Reviewed by Gail Murray
Published on H-Childhood (October, 2008)
Commissioned by Patrick J. Ryan (University of Western Ontario)
Not Just Little Adults
Understanding colonial America’s children as something other than the “little adults” of eighteenth-century portraiture has come a long way since Karen Calvert first taught scholars about the material culture of childhood in Children in the House (1992). James Alan Marten is one of the scholars most responsible for the heightened interest in the history of childhood. Not only has he published widely in the area (see, for example, The Children’s Civil War ; an edited anthology, Children and War ; Childhood and Child Welfare in the Progressive Era ; and Children for the Union ), but he has also served as secretary and treasurer for the Society for the History of Children and Youth. Most recently, he has recruited editors and authors for a new series, Children and Youth in America, that highlights the most recent and imaginative scholarship in this fast-growing, international field. In the collection under review, Marten has compiled a highly readable set of short, original essays about child life and child rearing in a variety of North American locales and cultures. Short primary documents accompany each section. Clearly designed for the advanced high school or college classroom, instructors in colonial American history will find many essays to supplement discussions of family life, ethnic diversity, and early education. Those who teach the history of childhood will rejoice that they can move beyond the handful of aging classics on childhood in early America to explore new terrain, such as sibling rivalries, youth in the American Revolution, and the attempts to assimilate New England’s Indian children.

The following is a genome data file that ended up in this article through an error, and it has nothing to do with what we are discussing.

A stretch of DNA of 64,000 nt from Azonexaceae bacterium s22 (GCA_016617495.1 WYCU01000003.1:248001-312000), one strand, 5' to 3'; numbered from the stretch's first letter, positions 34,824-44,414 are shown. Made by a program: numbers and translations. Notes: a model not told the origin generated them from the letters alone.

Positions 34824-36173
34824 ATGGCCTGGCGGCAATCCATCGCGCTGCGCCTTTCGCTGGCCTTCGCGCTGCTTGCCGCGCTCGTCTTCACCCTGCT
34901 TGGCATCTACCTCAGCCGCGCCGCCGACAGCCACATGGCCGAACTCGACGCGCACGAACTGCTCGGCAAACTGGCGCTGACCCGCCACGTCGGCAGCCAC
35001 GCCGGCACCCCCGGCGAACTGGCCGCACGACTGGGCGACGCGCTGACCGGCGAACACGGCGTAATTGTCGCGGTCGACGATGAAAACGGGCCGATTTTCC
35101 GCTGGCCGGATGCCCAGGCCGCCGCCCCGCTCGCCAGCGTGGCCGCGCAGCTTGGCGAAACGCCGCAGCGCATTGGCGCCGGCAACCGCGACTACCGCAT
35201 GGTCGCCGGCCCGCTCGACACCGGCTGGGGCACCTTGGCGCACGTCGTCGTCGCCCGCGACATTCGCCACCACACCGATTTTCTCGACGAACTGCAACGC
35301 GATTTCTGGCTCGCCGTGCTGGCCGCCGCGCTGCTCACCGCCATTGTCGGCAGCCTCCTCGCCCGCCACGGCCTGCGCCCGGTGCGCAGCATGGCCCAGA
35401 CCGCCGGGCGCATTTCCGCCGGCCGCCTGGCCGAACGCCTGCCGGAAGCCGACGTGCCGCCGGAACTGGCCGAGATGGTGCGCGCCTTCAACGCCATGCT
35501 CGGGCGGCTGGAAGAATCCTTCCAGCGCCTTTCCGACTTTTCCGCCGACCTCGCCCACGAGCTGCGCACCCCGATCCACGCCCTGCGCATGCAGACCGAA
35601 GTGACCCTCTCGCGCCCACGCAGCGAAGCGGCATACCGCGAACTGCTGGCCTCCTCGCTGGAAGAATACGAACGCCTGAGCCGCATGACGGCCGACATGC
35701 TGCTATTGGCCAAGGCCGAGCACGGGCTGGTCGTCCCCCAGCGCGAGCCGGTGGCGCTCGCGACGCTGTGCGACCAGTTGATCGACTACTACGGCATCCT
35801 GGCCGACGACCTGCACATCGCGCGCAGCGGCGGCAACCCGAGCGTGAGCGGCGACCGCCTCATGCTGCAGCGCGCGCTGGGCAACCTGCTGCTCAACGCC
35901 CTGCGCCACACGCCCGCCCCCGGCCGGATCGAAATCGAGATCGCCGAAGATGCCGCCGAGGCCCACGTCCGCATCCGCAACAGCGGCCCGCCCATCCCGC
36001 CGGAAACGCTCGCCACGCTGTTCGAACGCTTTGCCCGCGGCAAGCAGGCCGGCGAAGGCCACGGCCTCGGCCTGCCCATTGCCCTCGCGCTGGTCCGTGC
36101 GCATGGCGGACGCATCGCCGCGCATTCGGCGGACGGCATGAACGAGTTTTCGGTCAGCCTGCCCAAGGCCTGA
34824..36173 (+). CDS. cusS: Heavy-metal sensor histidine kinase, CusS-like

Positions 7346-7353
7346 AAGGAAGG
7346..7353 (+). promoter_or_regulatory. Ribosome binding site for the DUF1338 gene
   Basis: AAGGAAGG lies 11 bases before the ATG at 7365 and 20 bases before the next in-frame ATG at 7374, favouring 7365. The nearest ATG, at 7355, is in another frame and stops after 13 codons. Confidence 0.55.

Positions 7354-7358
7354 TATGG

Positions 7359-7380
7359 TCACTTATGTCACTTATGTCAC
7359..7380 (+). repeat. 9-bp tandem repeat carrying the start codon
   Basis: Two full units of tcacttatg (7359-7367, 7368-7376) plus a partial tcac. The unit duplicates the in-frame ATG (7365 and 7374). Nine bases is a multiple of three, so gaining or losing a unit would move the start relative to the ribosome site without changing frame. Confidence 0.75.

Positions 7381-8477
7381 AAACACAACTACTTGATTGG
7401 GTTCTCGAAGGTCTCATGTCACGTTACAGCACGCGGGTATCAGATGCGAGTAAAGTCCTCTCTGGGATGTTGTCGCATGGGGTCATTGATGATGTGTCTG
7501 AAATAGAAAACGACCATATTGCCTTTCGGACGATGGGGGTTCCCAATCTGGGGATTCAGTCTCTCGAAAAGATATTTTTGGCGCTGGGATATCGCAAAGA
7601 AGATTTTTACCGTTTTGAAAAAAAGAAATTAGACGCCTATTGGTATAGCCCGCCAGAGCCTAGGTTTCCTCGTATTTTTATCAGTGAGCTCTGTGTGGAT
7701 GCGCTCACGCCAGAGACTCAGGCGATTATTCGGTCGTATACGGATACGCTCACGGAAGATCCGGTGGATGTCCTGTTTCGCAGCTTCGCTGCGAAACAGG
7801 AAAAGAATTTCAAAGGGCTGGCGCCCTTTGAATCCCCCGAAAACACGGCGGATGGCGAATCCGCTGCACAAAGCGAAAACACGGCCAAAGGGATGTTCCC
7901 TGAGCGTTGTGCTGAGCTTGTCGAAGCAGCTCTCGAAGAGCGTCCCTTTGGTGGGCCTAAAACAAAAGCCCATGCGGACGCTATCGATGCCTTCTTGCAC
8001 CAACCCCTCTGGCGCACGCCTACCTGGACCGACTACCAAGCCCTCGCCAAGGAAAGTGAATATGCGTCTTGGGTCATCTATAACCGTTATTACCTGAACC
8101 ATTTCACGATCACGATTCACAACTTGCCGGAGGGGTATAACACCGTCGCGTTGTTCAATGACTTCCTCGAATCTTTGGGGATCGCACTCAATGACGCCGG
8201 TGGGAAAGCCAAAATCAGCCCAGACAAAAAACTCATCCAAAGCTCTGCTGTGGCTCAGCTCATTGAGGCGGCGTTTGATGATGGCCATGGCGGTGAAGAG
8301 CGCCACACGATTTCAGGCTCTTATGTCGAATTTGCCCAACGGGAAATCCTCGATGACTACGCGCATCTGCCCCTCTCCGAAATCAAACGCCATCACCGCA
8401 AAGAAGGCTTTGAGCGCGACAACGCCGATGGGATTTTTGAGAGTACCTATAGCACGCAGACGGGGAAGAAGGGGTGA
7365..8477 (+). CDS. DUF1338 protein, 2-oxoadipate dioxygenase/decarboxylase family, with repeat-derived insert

The collection begins with a graceful introduction by Philip Greven, whose The Protestant Temperament ( 1977) was one of the first to use child rearing to explore personality formation and to launch serious inquiry into children’s experiences as a valid subject for historical inquiry. Marten’s own introduction provides a mini-historiographical lesson and also acquaints the reader with scholarly debate between those who focus on the construction of childhood as an idealized category and those who study children as historical actors. The contributor essays that follow are grouped into four sections, each of which has a chronological and thematic coherence.
Like many collections, the quality of the essays is uneven: some contain all the detail and notes of a dissertation, while others summarize secondary literature. The strength of the collection, however, is the way it expands one’s thinking about colonial America, a society dominated numerically by those under the age of twenty. Particularly strong in this regard is John Navins’s study of the English “pilgrim” children who moved with their families first to Holland and then to Plymouth Plantation. “Sickness, deprivation, and staggering mortality affected every child who sailed on the Mayflower,” writes Navin, and the gender imbalance in Plymouth meant that female children had almost no adolescence before being married off (p. 131).